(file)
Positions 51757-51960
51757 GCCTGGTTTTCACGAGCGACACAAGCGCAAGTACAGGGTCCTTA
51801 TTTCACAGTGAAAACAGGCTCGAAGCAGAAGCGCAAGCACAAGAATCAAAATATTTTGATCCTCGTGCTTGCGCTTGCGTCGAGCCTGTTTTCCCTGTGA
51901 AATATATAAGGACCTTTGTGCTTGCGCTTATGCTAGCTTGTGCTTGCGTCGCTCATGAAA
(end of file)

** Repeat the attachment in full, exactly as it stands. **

Positions 51757-51960
51757 GCCTGGTTTTCACGAGCGACACAAGCGCAAGTACAGGGTCCTTA
51801 TTTCACAGTGAAAACAGGCTCGAAGCAGAAGCGCAAGCACAAGAATCAAAATATTTTGATCCTCGTGCTTGCGCTTGCGTCGAGCCTGTTTTCCCTGTGA
51901 AATATATAAGGACCTTTGTGCTTGCGCTTATGCTAGCTTGTGCTTGCGTCGCTCATGAAA